Negotiations on the adoption of the cluster munition treaty have been led by Ireland, New Zealand, Norway, Peru, Austria and the Vatican, following the extensive of cluster munitions by Israel in Lebanon in 2006. For further information on the Dublin Diplomatic Conference see: http://www.clustermunitionsdublin.ie/
The conference will feature papers from renowned experts in international and Irish law:
* Judge Teresa Doherty (Special Court for Sierra Leone)
* Kelly D. Askin (Open Society Justice Initiative)
* Doris Buss (Carleton University, Canada)
* Martha Fineman (Emory University)
* Fionnuala ni Aolain (Univ. of Minnesota and TJI, University of Ulster)
* Penny Andrews (Valparaiso University and La Trobe University)
* Madeleine Rees (OHCHR)
* Ben Klappe (Netherlands Defence Academy)
* Ollie Barbour (Irish Defence Forces)
* Nora Owen (Commission for Victims of Crime)
* Tom Oâ€™Malley (NUI Galway)
* Amira Khair Khair (ICC Women/Sudan)
* Milena Pires (Timor Leste)
* Mary Ellen Ring (Senior Counsel; to be confirmed)
Any queries relating to the conference can be directed to ccjhr[at]ucc.ie
This decision echoes many of the elements of Perez v Sharp [(Oct. 1, 1948) 32 Cal.2d 711, 198 P.2d 17] â€“ a decision from the same court in 1948 overturning laws that barred interracial marriage. As in Perez the Court held that the right to marry is a fundamental human right and means a right to establish a legally recognized family with a person of oneâ€™s own choice. Although this has historically been an opposite-sex structure, George CJ held that â€œtradition aloneâ€¦does not justify the denial of a fundamental constitutional rightâ€. The Court again echoed Perez when it held that the equal protection clause was engaged in relation to marriage-bans for same-sex couples. This case is the first one (to my knowledge) where a federal court has held that â€˜strict scrutinyâ€™ applies to differentiated treatment based on sexual orientation. In relatively simple terms, this means that rigorous justification must be advanced for differentiated treatment â€“ â€˜traditionâ€™ would not be enough. [An ECHR lawyer can not help, it seems, but to hear echoes of Karner in this element of the judgment].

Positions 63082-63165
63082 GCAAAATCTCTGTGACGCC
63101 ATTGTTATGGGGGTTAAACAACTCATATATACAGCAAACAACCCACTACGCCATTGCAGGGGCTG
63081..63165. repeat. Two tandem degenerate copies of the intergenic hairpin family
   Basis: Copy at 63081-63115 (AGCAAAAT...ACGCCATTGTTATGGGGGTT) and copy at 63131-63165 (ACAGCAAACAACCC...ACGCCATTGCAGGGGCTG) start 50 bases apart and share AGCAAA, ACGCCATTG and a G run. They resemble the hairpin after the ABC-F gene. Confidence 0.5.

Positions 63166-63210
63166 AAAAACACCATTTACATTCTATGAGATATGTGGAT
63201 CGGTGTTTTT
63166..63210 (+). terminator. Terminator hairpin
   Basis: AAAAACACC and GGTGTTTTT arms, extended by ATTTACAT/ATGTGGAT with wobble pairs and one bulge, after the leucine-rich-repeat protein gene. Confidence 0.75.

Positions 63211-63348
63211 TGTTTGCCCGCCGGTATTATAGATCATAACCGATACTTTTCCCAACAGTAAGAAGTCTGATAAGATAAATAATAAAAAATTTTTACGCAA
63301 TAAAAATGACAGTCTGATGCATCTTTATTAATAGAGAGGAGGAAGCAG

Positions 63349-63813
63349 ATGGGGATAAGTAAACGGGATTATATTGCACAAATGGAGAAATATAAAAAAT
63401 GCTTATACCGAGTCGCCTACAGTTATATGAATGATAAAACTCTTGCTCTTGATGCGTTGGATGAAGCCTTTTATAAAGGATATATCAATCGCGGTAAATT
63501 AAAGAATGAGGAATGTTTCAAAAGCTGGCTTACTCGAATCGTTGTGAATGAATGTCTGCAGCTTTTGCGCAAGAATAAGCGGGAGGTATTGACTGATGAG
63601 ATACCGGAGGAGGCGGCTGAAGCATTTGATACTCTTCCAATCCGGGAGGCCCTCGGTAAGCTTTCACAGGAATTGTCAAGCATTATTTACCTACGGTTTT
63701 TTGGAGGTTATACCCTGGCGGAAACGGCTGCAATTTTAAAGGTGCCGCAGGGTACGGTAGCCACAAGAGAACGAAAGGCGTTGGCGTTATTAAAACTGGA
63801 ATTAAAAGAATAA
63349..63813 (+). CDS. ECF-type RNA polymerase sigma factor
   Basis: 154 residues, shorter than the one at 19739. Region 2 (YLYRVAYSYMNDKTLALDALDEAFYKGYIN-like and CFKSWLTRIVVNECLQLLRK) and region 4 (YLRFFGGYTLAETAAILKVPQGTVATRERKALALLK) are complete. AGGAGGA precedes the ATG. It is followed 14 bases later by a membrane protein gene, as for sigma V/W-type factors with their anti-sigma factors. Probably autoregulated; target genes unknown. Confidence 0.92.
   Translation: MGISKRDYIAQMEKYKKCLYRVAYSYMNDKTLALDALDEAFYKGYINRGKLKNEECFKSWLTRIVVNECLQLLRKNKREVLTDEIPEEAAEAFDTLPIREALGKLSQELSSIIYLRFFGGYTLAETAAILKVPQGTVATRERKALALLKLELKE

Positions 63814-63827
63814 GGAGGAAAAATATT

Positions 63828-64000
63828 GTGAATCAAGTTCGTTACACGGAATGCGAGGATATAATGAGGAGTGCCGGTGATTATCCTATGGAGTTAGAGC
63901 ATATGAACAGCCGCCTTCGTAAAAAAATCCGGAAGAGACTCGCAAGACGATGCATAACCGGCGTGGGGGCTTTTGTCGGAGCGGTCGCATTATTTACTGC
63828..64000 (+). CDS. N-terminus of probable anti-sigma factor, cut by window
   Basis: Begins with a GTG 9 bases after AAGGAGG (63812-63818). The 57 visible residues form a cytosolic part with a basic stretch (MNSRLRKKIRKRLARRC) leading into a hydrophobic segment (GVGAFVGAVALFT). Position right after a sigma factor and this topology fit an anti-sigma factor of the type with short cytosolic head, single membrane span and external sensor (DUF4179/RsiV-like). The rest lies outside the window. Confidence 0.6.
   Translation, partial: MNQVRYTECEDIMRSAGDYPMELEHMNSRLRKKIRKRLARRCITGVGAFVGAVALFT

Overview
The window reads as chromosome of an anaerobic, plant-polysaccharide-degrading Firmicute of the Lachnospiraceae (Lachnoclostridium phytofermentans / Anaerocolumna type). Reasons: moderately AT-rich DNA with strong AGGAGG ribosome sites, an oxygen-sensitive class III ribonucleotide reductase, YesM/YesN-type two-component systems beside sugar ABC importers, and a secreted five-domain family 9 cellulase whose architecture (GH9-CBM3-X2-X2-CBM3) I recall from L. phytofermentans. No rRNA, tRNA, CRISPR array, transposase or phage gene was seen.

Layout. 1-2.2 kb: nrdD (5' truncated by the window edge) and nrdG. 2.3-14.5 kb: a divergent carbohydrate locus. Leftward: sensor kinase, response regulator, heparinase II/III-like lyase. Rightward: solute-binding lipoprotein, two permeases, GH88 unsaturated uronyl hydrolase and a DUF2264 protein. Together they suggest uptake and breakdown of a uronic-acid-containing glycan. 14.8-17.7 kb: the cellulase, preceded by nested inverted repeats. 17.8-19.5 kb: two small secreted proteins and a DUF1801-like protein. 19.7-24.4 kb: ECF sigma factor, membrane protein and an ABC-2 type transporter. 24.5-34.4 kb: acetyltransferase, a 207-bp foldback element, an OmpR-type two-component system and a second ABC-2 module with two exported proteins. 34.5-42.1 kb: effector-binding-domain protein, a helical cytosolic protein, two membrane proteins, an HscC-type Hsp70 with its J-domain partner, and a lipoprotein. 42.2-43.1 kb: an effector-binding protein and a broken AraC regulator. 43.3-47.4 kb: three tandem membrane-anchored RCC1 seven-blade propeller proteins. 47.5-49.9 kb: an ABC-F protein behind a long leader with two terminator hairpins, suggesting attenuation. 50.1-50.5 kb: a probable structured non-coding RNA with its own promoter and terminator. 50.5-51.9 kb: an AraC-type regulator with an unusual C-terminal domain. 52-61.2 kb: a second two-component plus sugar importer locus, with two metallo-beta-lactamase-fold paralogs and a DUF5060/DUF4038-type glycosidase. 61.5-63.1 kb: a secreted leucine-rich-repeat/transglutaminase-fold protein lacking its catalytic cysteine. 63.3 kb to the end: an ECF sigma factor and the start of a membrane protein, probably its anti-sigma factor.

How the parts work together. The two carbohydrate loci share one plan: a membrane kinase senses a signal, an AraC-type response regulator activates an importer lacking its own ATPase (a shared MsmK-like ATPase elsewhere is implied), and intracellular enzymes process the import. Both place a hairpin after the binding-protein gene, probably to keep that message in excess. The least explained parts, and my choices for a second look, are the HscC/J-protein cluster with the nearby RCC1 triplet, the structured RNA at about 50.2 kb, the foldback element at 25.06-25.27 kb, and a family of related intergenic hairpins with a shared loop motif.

In re Marriage Cases is an extremely important decision for American law â€“ its constitutional reasoning seems very sound, although there is an activist element which the dissenting judges, who claimed marriage was a question for the legislature alone, were particularly critical of. This case may also be useful in Ireland where constitutional principles are not entirely dissimilar to those with which the Californian Supreme Court was dealing. The Irish Constitution includes a right to marry [which does not specify marital form] and an equality clause [admittedly quite weak in historical perspective]. It seems quite plausible that similar reasoning would fit within our constitutional framework and it is to be expected that In re Marriage will make a comparative law appearance when the Supreme Court hears the appeal in Zappone & Gilligan v Revenue Commissioners. [KAL Case information is available here]